Currently, we are running CANBus mode on the jags without PID Speed control.

I’ve set up the PID Speed control and would like to know exactly what values to put where. I’ve heard that the “P” value is the only one that needs to be edited.

So my question is;

How are “P” values considered? Is it values between -1 and 1 or something else?

§roportional, (I)ntegral, (D)erivative. These are all terms of gain in the PID equation. Without getting into the math, I would try a .25 or .5 to start with with and then gradually increase (to speed up) or decrease (to slow down) from there.

For positional control, yes start with P and raise till unstable - back off and add some I to achieve closer final value.

For *Velocity (Speed) control*, many teams have had better success starting with I and adding P. The issue is with velocity, a negative proportional error will try to drive the motor backwards. The other way to solve this is to use a feed-forward term, which is not available on the Jaguar.

Hi Shane. Welcome to ChiefDelphi.

Have you successfully implemented speed control using the PID algorithm in the Jaguars? Was it for the drivetrain, or some other mechanism?

Well I made this:

http://i758.photobucket.com/albums/xx230/megasilver335/canjaguar_zps92a03905.png](http://s758.photobucket.com/user/megasilver335/media/canjaguar_zps92a03905.png.html)

It’s just missing PID values.

When you’ve actually successfully tuned a Jag PID for drivetrain speed control please post your experience here. This topic is of interest to many here on CD.

Oh… Okay so I guess I’m pioneering the way for speed control PID? Because I really don’t know what I’m doing with it.

Sorry, I read your post too quickly. I thought I was responding to the person posted

*“Without getting into the math, I would try a .25 or .5 to start with with and then gradually increase (to speed up) or decrease (to slow down) from there.”*

But when you are successful, please do share your experience.

There are several threads on CD about tuning the Jag PID for speed control. If the built-in search in CD doesn’t find them, try using Google with … *site:chiefdelphi.com Jaguar PID*

Thanks!

we actually couldn’t tweak it because we were busy rushing to finish the bot before midnight on bag day. I’ll let you know after practice day at the San Diego Regional.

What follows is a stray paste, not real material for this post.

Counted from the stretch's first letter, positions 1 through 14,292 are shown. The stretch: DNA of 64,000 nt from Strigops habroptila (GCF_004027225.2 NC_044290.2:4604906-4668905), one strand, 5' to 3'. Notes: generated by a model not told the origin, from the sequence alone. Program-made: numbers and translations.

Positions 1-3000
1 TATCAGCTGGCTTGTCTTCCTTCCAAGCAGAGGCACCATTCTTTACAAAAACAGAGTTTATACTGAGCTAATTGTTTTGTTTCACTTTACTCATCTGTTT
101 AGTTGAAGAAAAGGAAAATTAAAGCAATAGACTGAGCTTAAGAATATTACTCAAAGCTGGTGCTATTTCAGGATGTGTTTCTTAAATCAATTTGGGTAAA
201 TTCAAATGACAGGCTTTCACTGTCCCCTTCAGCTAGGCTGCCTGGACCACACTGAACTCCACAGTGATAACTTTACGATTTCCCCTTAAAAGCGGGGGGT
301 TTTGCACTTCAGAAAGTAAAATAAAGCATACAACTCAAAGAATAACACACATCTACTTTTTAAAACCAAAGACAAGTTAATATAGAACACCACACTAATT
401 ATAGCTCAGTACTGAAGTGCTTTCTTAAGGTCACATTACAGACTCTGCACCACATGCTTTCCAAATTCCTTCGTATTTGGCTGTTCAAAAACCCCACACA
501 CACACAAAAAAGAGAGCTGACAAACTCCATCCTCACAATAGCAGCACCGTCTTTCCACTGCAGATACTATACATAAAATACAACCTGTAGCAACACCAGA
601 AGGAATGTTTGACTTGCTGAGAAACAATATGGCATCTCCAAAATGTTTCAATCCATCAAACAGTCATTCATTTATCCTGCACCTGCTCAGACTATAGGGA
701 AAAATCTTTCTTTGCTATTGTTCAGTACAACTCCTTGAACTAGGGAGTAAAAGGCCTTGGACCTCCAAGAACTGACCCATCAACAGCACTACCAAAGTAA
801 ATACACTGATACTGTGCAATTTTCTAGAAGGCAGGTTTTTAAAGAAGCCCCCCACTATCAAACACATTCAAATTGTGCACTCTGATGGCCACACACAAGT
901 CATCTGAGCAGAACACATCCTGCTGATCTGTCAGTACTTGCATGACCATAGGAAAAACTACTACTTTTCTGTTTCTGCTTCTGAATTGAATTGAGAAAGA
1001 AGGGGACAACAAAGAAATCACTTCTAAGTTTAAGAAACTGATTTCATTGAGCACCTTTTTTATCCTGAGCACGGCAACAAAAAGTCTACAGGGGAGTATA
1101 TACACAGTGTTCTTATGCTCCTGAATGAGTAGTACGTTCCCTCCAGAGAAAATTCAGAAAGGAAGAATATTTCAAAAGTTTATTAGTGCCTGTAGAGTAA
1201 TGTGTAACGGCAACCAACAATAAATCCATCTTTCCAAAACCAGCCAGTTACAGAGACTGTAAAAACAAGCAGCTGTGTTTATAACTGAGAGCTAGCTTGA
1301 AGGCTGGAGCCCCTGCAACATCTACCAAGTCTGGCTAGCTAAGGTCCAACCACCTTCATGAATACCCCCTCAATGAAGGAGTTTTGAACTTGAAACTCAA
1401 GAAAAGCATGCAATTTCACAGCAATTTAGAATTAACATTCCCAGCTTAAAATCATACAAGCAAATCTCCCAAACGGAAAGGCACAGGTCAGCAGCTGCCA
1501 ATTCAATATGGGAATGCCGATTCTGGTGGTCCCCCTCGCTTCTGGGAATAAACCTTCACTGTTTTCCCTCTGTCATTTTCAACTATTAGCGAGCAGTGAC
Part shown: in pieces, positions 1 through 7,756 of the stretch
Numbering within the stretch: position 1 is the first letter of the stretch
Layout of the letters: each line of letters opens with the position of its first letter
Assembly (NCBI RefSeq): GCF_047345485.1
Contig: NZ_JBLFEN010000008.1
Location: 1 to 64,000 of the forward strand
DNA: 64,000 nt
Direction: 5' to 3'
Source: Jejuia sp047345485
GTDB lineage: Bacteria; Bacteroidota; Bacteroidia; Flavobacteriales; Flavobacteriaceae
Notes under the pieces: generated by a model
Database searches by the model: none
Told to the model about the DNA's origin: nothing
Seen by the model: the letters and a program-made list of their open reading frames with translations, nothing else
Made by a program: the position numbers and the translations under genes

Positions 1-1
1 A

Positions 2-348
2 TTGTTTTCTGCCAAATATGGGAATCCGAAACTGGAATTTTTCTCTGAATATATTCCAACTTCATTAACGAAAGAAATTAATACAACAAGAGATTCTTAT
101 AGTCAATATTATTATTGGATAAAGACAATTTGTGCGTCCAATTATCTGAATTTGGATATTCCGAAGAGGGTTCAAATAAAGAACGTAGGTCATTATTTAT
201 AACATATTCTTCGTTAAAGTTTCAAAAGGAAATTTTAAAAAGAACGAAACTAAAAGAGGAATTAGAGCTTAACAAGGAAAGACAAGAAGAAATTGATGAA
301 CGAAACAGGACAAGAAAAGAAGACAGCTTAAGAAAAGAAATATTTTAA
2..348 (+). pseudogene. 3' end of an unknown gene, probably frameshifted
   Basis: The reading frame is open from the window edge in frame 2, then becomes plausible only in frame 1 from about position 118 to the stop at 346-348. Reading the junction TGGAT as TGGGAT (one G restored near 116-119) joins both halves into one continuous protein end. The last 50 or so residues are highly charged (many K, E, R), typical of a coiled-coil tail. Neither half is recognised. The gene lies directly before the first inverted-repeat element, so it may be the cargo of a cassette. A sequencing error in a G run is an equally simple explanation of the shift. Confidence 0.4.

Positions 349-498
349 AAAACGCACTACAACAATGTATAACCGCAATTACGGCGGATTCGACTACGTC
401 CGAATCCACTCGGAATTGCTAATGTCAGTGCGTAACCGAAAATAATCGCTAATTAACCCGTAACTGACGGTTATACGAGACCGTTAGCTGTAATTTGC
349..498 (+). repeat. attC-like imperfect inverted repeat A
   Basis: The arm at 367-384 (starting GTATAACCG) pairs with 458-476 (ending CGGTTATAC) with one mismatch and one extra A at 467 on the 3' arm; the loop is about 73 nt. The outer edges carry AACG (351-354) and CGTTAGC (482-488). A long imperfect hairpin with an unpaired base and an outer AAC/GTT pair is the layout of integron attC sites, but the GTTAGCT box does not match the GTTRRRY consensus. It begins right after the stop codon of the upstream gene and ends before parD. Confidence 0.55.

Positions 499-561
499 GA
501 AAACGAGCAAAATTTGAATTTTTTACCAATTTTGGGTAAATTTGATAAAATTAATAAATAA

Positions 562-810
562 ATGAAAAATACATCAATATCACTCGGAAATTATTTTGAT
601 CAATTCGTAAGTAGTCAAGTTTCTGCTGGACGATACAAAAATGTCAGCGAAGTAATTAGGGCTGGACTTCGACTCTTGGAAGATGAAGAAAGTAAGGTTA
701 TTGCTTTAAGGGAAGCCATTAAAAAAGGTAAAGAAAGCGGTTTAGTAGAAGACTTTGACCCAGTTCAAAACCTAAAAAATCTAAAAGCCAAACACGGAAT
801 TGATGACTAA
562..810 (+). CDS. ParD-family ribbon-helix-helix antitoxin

It proved way too glitchy for us to use.

We just said “screw it” and scrapped CANBus, because no other teams were dealing with CANBus *and* Labview, so we went back to PWM.

Reminder to self, no more Mecanum drive.

That’s unfortunate. We’re using CAN and LabView and omni-wheels, but not with closed loop speed (yet). So far, we have not had problems, but we are using additional surrounding loops and filters on driver inputs and rotations to limit commanded speed changes.

In past years, we tried to start from the wheels up, and hit many frustrations. This year, we are starting from the top (driver) down, and doing better, although we have not closed the last loop at the jaguar to wheel.

We noticed in the past that the Jaguars cut out when they seem to predict that they will exceed a limit, under PID control. We decided to filter the driver input by limiting the maximum acceleration allowed, both linear and rotational. Further, we implemented a PID in LabView to compare a modeled rotation to our gyro reading, and use that to drive the holonomic.vi rotational input. So far, this is the best control we’ve ever had for mechanum or omni-wheel.

We would like to do the one last step of closing the loop at the wheel, now that we have more restrained inputs. That will have to wait until our bag gets opened later this week. In the end, we are good enough now, and have no issues with CAN Jaguars.

*Len,

Have you guys considered writing and posting a paper explaining what you’ve done?

Yes, but we’d like to have some on-field time to really tune it up and prove that it is good enough to share. It was worked out on a white-board and ground into code, which remains the only documentation that we have at this point. Our students glaze over when I talk about accelerations and velocities being derivatives of position. We’ve kept it simple by limiting rates of velocity change (effective max. acceleration), and generalizing by using finite time slices given by periodic task loops. We’ve been working with our base from our old Logo-motion robot as a stand-in for our current one, so we know that the code is working well.

Our goal this year was to make the best field-centric control that we could, where anyone on the team could drive well. We do not have dedicated drivers, due to historical events and precedents in our team. Some students could do OK if we left it open-loop and scaled down the inputs (.5 for linear, .25 for rotational). Other students had difficulty with this, and would cause the robot to lurch about, losing the ball.

A friend of the team remarked that the open-loop control reminded him of the helicopters he flew in Vietnam, requiring very slight movements of the stick. Reduced gains limited the top-end performance of the robot, and we just don’t have enough time for everyone to become skilled drivers with the typical open-loop system. That gave birth to our “bad driver filter” which was driven by physical limits of wheel friction and gyro rate.

Overall, it took a lot of work. We had to go to a new gyro that had a higher rate (posting code for this in a moment), and had to make an intermediate model for rotation. In the end, we want to share all of this, but we don’t want to lead others down a blind alley of thought process that seems valid now, before being fully vetted.